THROUGH THE SOUND BARRIER
APARATUS & EQUIPMENT
(All photos courtesy of Prince George’s County Fire Department.)
Without sacrificing community concerns, a Maryland fire department takes innovative steps to solve its water supply problems on a well-traveled stretch of highway.
IN RECENT YEARS there has been growing concern over the effects of noise pollution in and around the Washington, D. C. metropolitan area created by heavy vehicular traffic on congested highways. Noise pollution has become such a frustrating and annoying problem for area residents that it has prompted local, state, and federal agencies to seek ways to reduce the harmful effects of noise to acceptable levels.
In an effort to address such concerns, the Maryland State Highway Administration began construction of a sound abatement barrier system along Interstate Route 95 in several areas within Prince George’s County, Maryland. The fire department was quick to realize the project’s potential obstruction of an adequate water supply for firefighting.
This phase of the sound abatement barrier project was unique in that it was the first of three barrier projects scheduled to be constructed within Prince George’s County and the only one to be built entirely of heavy timber. The sound abatement barrier has three separate walls, totaling 10,424 feet in length. The walls are constructed entirely of heavy, laminated timber panels. Each panel is approximately 14 feet in width and ranges from six to 25 feet in height, depending on the topography of the terrain.
Since its completion, the sound abatement barrier has adequately reduced noise intensities in adjacent residential communities. However, the barrier has created a significant fire protection obstruction on a stretch of highway noted for major hazardous-materials incidents and fires. The fire department’s biggest concern was that the barrier would prevent the rapid establishment of a reliable water supply for emergency operations, particularly those requiring large-volume fire flows.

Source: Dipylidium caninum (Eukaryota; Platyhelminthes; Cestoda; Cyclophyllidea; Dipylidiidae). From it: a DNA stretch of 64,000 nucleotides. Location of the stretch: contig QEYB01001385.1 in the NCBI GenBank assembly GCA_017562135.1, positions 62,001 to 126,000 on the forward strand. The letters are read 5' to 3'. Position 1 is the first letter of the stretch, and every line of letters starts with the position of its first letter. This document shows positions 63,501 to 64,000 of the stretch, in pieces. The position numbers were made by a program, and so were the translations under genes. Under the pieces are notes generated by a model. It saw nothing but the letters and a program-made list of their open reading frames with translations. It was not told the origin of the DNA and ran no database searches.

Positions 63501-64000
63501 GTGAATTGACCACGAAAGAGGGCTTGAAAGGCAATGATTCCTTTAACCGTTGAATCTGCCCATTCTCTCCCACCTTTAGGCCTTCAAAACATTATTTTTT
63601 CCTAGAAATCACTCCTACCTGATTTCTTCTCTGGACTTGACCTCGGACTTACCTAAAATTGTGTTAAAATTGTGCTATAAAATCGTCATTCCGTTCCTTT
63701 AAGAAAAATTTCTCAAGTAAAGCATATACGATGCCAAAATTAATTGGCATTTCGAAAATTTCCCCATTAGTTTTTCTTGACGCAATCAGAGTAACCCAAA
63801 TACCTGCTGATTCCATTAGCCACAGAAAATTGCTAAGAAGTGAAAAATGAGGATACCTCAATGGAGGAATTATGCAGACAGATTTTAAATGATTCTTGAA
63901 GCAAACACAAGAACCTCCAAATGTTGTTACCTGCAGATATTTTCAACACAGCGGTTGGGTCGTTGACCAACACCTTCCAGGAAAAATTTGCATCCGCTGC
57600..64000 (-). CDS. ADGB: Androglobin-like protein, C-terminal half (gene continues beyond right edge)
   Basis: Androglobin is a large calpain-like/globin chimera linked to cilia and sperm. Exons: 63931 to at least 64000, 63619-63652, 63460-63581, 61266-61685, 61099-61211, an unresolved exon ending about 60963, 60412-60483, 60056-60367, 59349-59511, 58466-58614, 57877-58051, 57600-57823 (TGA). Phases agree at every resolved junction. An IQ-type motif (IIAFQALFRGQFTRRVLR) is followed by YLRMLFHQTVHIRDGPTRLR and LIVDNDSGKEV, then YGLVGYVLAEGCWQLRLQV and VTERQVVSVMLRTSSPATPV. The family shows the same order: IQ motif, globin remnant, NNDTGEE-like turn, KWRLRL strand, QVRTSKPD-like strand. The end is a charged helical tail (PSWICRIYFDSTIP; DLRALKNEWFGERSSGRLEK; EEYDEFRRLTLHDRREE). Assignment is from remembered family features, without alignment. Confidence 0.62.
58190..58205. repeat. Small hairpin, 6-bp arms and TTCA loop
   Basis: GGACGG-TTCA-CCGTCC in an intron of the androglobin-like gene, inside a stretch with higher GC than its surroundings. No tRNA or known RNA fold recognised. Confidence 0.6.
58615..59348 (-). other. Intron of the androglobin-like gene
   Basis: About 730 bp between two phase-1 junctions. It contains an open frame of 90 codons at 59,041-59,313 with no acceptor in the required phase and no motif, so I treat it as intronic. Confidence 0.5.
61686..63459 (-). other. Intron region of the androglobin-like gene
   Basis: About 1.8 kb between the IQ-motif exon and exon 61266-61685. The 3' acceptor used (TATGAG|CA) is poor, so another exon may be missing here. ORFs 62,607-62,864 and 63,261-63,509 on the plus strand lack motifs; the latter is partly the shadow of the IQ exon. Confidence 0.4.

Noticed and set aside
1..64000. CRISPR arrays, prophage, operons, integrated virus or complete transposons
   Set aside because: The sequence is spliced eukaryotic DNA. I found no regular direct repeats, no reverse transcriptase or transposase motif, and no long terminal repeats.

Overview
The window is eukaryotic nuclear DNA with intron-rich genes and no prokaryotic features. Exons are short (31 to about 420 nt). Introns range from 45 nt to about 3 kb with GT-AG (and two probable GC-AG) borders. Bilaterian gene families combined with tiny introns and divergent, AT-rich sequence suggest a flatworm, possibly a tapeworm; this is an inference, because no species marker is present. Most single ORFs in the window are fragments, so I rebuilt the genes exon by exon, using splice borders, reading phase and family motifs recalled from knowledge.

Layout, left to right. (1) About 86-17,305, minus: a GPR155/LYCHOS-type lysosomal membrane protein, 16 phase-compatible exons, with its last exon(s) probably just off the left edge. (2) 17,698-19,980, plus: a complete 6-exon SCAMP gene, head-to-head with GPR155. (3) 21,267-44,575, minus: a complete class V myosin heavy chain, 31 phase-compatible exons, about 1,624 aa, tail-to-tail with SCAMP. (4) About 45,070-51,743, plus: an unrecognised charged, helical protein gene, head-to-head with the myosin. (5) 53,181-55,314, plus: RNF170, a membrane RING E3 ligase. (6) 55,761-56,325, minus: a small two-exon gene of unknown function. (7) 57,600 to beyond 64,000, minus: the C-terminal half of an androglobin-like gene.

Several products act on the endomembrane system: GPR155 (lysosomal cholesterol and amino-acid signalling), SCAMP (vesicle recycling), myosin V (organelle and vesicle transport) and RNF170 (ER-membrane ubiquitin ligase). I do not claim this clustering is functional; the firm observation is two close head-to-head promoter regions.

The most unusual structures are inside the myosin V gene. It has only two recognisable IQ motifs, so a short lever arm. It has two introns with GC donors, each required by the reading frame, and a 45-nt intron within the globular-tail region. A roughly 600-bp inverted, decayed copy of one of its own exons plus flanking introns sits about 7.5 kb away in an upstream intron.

Under ideal conditions, firefighters spend a considerable amount of time establishing a reliable water source adjacent to limited-access highways. Now to reach existing water supplies would require more resources and even more time.
Given the urgency of the situation, Fire Chief M. H. (Jim) Estepp appointed a review committee to do the following:
- establish a formal line of communication with each of the principles involved in the design and construction of the sound abatement barrier project,
- reexamine and evaluate the fire department’s current and future operational needs and capabilities in the areas affected by the barrier system, and
- provide recommendations to resolve the problems resulting from construction of the barrier system.
WATER SUPPLY PROBLEMS
During the initial development phase of the barrier system, the State Highway Administration and design architects did not consider the fire protection limitations. Consequently, they did not have a plan for accessing the existing water supply sources adjacent to the highway.
The only access to the residential side of the wall was through four maintenance access doors, which serviced more than 10,000 feet of wall. The possibility of using these very limited openings was quickly eliminated—from a tactical standpoint, running hoselines through them would involve tremendous distances. The fire department was now faced with the task of identifying and developing alternative, reliable water supply sources.